steel knives for hands grip the edge
then, steel fangs, steel wings.
I was tired & hung-over when I reviewed the first book in this duo, Trickster's Choice, so let me try to give it a better gloss, this time. I think the nearest comparison is to Megan Whalen Turner's Queen's Thief series; both are about ridiculously sneaky characters-- people almost supernatural in their cunning. Both feature a mix of reverence & irreverence for the gods, though the Trickster's... books are much heavier on the supernatural. The real hallmark difference, I suppose, is gender-- Eugenides is a boy, & Aliane is a girl. Functionally, this doesn't mark a radical departure, since both characters are professionally minded & fulfilling the same purpose, but to the reader it can make a world of difference. Tamora Pierce's "thing" is the strong female lead-- not too shabby a gimmick, if you ask me. One reason I like a lot of Young Adult fiction is that there is a great deal more gender equality than there is in adult fiction, both in terms of character & authors. Well-- I say that, but I should confess I'm not looking at any statistics. That is my impression, anyhow. Not that you can tell these Trickster's... books are YA; if they were marketed as adult fantasy fiction, you'd never tell the difference.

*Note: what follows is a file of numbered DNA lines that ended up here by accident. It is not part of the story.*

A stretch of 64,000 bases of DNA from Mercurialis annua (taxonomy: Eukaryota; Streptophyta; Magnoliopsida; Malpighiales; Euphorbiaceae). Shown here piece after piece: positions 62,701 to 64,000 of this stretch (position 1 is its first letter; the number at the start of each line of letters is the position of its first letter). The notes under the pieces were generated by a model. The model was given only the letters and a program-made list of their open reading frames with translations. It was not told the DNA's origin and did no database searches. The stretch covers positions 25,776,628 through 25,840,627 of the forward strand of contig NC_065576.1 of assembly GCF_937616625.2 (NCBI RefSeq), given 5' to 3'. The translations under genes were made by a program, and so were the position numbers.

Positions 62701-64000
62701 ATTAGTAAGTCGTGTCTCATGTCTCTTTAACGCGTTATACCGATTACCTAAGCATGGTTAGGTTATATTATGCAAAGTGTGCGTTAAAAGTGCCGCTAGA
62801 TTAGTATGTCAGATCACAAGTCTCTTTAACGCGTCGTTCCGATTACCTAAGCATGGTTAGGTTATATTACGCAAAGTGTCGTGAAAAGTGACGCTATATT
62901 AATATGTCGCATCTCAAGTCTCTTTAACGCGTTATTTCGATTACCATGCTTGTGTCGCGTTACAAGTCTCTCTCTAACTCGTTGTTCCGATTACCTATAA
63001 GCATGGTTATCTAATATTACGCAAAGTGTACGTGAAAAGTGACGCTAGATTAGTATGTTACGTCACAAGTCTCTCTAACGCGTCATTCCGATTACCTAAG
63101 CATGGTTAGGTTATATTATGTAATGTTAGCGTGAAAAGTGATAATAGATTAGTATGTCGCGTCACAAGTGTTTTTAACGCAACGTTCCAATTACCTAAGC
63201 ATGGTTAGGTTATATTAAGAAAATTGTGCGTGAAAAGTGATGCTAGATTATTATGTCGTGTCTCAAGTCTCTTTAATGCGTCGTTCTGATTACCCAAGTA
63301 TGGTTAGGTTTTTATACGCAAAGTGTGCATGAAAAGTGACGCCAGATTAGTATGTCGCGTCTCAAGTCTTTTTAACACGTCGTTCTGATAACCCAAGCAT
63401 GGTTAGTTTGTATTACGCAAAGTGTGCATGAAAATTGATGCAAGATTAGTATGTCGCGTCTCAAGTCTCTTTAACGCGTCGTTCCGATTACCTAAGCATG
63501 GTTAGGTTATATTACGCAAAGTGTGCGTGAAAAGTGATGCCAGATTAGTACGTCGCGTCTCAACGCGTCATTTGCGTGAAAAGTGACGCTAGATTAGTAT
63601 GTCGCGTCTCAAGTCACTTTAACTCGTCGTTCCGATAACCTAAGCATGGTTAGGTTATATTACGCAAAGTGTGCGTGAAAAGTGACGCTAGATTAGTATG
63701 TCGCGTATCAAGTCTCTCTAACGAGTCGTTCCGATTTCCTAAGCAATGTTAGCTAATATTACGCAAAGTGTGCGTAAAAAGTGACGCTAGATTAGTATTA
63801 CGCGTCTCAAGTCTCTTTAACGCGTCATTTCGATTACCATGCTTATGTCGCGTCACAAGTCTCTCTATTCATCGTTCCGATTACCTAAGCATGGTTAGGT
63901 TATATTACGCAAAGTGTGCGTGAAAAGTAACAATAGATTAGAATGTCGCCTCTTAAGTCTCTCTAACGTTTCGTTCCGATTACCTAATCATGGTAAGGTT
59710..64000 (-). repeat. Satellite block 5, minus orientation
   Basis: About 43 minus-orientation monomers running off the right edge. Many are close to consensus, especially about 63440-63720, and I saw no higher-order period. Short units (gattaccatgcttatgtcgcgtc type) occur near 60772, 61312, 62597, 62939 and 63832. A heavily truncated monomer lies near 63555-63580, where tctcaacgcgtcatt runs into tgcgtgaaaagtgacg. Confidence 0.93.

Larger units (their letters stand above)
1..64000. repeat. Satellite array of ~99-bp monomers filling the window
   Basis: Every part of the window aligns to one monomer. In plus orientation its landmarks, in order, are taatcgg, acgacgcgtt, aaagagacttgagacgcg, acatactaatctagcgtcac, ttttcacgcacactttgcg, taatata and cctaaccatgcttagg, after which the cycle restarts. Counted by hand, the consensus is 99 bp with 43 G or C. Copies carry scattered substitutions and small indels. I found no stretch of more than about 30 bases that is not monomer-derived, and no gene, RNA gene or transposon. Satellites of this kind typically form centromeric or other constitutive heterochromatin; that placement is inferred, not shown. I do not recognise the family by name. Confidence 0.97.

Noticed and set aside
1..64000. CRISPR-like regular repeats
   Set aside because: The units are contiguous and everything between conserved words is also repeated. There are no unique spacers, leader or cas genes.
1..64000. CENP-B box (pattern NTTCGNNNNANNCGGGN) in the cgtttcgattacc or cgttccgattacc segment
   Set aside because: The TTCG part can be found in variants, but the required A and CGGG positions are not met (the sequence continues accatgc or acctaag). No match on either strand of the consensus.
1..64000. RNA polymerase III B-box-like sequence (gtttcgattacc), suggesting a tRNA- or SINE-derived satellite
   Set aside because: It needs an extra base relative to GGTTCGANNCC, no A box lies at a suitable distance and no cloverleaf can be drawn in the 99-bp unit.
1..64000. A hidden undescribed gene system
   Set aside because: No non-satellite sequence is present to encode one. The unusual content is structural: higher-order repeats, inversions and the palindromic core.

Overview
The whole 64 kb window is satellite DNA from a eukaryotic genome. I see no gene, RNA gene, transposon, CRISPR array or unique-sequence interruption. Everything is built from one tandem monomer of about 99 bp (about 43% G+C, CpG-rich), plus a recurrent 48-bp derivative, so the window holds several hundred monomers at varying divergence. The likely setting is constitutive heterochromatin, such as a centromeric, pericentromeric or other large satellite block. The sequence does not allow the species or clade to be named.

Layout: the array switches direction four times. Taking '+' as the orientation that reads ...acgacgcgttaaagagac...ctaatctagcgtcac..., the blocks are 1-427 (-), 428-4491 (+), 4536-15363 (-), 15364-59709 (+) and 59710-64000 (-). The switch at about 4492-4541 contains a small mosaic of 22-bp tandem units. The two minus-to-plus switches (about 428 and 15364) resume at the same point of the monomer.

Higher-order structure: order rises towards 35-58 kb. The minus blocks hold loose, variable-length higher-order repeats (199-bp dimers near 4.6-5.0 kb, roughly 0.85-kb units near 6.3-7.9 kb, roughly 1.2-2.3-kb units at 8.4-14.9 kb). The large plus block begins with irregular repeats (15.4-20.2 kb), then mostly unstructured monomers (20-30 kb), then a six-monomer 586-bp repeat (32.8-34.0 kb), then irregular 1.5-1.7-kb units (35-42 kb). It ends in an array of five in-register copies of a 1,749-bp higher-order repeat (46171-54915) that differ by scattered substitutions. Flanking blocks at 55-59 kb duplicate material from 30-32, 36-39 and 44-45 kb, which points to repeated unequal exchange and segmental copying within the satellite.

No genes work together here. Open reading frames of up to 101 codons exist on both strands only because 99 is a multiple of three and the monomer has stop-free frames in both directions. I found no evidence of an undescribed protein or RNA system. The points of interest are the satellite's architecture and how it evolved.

This is a different book in tone from the last book, though it is hard to pinpoint how, exactly. The stakes are higher, but less immediate-- there aren't assassins at the gate, or rather, there are, but they are the protagonist's pet assassins. I suppose the core is that while the last book was about Aly as a spy, in her own person, this is about her as a spymaster, directing the efforts of others. Pierce keeps a number of irons in the fire, a number of threads going-- all the while filtering them through Aly. She's juggling the rebellion, she's juggling diplomacy, she's juggling supernatural critters & hot-headed nobles & rival spies & maid duties & well, plenty of other things. It is a mark of Pierce as a writer that the reader never feels swamped; the balancing act holds up. The romantic angle is periodic, but absent for a lot of the book-- for better or for worse, the scene-stealing Nawat isn't present for much of the narrative. You know what, I'll say "for worse." Removing him keeps tension without dragging out the plausibility of the tension, but his alien worldview-- being a shapeshifting crow & all-- made him one of the more compelling characters. Ample comic relief without being silly. The plot of the story snarls, but doesn't feel the need to pull off some kind of "twist" ending-- you can guess what is going to happen next, but you don't feel bad about it, because so can the main character. Your speculation is dealt with by her as she tries to keep all the bases covered. In the end, everything comes out as you might expect, but you don't feel cheated-- you feel rewarded. How did I like it? Quite a bit. I think I might prefer the Queen's Thief, but it is a close call. Tamora Pierce has...not better worldbuilding, but more expansive worldbuilding. Her setting is home to YA novels, Middle Grade novels, a gamut-- I admire that. She's got a deep well to draw from, & an evocative imagination. Where Megan Whalen Turner is minimalist, pared down, Pierces is elaborate & more precisely elaborating-- her details compound upon previous details, spinning out complexities.